Daily Briefing

10 things you need to know today: July 3, 2014

Harold Maass
A pat down at LAX in February.  (David McNew/Getty Images)


Security tightened for U.S.-bound flights over bomb fears

The Homeland Security Department said Wednesday that it was increasing security screening at overseas airports with non-stop flights to the U.S. due to reports that terrorists had developed a new way to smuggle explosives onto planes. Intelligence agencies have not uncovered a specific plot, but they recently learned that a bomb maker working for Al Qaeda in the Arabian Peninsula in Yemen had developed a technique for evading metal detectors and body scanners.


Evacuation ordered for part of North Carolina coast as Arthur gains strength

Tropical Storm Arthur reached hurricane strength early Thursday, with winds of 75 mph as it churned north toward the Carolinas. Arthur, the first named storm of the 2014 Atlantic season, was 190 miles south-southeast of Cape Fear, North Carolina, at 4:50 a.m. on Thursday. Hurricane warnings have been issued for parts of the North Carolina coast. Local authorities have ordered a mandatory evacuation on the Outer Banks' Hatteras Island and a voluntary evacuation on Ocracoke Island.


Colorado woman, 19, charged with trying to help ISIS suspect in Syria

A Colorado teen, Shannon Maureen Conley, was arrested in April for allegedly plotting to help al Qaeda terrorists overseas, according to court documents that were unsealed Wednesday. Conley, 19, was arrested while boarding a flight to Turkey. Authorities believe she was trying to reach Syria to find a Tunisian man she met online. Conley hoped to marry the man, who said he was fighting for Islamic State of Iraq and Syria (ISIS). She had asked her parents for their blessing. They refused, and notified the FBI.


Colorado asks for a moratorium on gay marriage lawsuits

The Colorado attorney general's office asked a federal court Wednesday for an injunction to suspend same-sex marriage lawsuits in the state until the U.S. Supreme Court rules on whether gay-marriage bans are constitutional. A federal appeals court in Denver ruled last week that Utah could not stop same-sex couples from getting married, but stayed the ruling pending review by the Supreme Court. Since then six Denver couples have sued to overturn a Colorado constitutional amendment defining marriage as the union of a man and a woman.


Sarkozy criticizes French prosecutors over his detention in corruption case

Former French president Nicolas Sarkozy slammed anticorruption investigators on Wednesday after he was hauled in for questioning about possible attempts to tamper with an investigation into the financing of his 2007 election campaign. Prosecutors say Sarkozy, through a lawyer, tried to get information from a judge about an inquiry into whether he received up to $68 million in illegal contributions from Libya's Moammar Gadhafi. Sarkozy called his detention politically motivated and "grotesque."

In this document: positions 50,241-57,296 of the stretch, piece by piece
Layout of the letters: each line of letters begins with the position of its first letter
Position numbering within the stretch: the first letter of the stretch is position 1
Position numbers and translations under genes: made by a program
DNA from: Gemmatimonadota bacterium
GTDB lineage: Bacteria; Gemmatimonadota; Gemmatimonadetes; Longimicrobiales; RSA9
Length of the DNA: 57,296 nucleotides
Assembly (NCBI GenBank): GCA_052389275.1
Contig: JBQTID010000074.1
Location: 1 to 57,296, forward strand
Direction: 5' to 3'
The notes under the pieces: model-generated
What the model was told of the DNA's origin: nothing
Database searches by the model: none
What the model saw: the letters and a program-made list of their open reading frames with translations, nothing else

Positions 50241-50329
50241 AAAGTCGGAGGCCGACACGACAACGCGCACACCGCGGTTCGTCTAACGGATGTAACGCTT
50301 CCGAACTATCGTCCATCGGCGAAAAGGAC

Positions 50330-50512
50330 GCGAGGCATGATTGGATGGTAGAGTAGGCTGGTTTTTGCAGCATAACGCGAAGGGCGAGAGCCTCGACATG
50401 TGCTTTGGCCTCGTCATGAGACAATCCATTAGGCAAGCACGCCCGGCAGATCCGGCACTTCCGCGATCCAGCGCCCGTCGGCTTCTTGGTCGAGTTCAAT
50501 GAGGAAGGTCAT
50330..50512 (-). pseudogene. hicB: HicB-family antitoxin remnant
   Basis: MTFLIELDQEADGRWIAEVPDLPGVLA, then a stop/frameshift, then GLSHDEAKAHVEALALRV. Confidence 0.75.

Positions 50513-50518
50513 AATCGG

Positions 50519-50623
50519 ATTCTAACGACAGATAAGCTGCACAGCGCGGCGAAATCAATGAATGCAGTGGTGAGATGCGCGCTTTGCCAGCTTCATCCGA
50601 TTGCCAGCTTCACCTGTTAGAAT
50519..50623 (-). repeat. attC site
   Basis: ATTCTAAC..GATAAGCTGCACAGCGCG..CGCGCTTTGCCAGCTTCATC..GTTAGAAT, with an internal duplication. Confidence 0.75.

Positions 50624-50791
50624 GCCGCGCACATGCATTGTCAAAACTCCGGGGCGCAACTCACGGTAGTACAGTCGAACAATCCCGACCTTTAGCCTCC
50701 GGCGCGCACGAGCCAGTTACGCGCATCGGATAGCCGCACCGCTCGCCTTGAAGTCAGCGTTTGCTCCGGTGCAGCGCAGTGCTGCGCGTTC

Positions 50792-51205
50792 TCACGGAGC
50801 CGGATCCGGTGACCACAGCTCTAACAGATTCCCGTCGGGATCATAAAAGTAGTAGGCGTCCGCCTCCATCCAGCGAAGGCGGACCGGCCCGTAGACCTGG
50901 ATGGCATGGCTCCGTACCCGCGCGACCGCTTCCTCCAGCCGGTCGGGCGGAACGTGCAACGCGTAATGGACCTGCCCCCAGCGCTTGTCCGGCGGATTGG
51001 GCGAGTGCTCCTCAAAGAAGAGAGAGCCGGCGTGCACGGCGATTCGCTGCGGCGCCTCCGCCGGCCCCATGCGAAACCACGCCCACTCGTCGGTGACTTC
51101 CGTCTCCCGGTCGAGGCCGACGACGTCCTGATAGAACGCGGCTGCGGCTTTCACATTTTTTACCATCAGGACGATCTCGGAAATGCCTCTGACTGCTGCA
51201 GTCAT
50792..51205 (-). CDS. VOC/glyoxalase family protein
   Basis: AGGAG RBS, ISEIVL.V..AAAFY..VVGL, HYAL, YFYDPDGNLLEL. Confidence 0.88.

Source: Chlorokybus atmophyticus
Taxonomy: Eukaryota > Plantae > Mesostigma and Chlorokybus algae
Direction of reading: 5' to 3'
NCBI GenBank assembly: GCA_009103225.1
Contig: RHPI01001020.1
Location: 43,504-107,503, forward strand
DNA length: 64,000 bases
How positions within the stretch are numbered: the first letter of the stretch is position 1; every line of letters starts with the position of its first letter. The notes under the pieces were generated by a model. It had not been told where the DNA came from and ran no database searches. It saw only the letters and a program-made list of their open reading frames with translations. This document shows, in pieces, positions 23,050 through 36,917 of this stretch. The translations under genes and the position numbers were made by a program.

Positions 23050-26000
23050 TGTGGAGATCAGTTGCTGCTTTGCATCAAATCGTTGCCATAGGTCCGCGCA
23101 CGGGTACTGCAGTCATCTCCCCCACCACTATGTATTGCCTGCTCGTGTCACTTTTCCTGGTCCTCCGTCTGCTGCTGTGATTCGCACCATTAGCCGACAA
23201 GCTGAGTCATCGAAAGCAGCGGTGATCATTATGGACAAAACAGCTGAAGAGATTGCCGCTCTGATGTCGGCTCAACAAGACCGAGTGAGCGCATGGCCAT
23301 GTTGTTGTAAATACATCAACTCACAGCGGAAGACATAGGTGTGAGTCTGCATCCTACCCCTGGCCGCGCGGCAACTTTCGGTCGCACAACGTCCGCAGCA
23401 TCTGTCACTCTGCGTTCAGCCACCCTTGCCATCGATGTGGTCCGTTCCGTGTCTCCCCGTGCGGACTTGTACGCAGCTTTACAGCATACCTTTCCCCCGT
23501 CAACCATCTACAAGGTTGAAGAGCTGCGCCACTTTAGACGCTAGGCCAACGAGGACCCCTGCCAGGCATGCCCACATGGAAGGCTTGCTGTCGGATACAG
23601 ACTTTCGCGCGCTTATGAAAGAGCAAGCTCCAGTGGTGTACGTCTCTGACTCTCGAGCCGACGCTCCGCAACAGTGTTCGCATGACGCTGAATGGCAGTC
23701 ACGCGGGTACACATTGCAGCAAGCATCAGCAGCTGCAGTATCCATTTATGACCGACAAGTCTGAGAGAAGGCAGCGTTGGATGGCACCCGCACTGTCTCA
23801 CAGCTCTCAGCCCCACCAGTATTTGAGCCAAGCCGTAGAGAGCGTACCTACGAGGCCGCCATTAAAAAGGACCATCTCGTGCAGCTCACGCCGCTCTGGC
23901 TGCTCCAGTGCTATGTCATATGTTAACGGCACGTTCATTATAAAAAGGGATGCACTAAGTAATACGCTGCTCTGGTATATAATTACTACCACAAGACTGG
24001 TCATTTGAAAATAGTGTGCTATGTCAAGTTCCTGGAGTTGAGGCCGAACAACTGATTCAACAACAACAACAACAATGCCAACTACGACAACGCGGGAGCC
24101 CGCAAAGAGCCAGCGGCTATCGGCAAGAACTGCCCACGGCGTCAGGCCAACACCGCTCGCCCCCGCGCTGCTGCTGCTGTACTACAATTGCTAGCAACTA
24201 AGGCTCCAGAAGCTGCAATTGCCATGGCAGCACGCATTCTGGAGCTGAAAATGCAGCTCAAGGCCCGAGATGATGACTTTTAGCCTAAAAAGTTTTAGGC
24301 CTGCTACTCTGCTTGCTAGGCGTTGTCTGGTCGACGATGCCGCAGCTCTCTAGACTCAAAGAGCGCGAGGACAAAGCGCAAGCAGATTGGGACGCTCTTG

Fire threatens California wine country homes

A wildfire has damaged two homes and forced the evacuation of 200 others in Napa County in Northern California. Authorities said however that the blaze, which grew to cover six square miles on Wednesday, posed no threat to Napa Valley wineries, as it was heading away from them. More than 1,000 firefighters are working to contain the fire, although forecasters expect Thursday to bring more of the hot, dry conditions that helped the fire expand a day earlier.


Tensions rise in Israel after killings of teenagers

Palestinian protesters and Israeli police clashed on Wednesday following the abduction and murder of an Arab teenager, Mohammad Abu Khieder in apparent retaliation for the killings of three kidnapped Israeli teens. Israeli Prime Minister Benjamin Netanyahu called for restraint as the case was investigated. Palestinians blamed Jewish settlers for the Palestinian teen's death. Israel's air force launched air strikes on Gaza early Thursday in response to mortar fire by suspected Palestinian militants.


Target asks people not to bring guns into its stores

Target announced Wednesday that it "respectfully" requests that customers not bring guns into its stores. "This is a request and not a prohibition," said Molly Snyder of Target's public relations department. The decision came after a month of pressure from Moms Demand Action for Gun Sense in America. Target didn't say what it would do if someone didn't comply. Fourteen states let people with permits openly carry guns. Thirty allow open carry without permits.


Japan eases sanctions against North Korea

Japan is lifting some economic sanctions against North Korea because Pyongyang has promised to resume investigations into the abduction of Japanese nationals in the 1970s and 1980s, Japanese Prime Minister Shinzo Abe announced Thursday. North Korea acknowledged in 2002 that it snatched 13 Japanese citizens to teach its spies about Japanese language and culture. The sanctions being lifted include a ban preventing North Korean officials from entering Japan. South Korea said the change shouldn't damage efforts to pressure Pyonyang over its nuclear and missile programs.


Consumer Reports fuels the fast food wars

Consumer Reports released its annual fast-food survey, and industry leaders McDonald's, KFC, and Taco Bell got panned in taste tests by more than 30,000 Consumer Reports subscribers. The chains each scored the worst for their signature fare — McDonald's had the worst burger ranking; KFC scored worst for chicken; and Taco Bell scored the worst rating for burritos. Habit Burger Grill, In-n-Out, and Five Guys Burgers scored highest for burgers with ratings of 8.1, 8.0 and 7.9 respectively. McDonald's scored 5.8.

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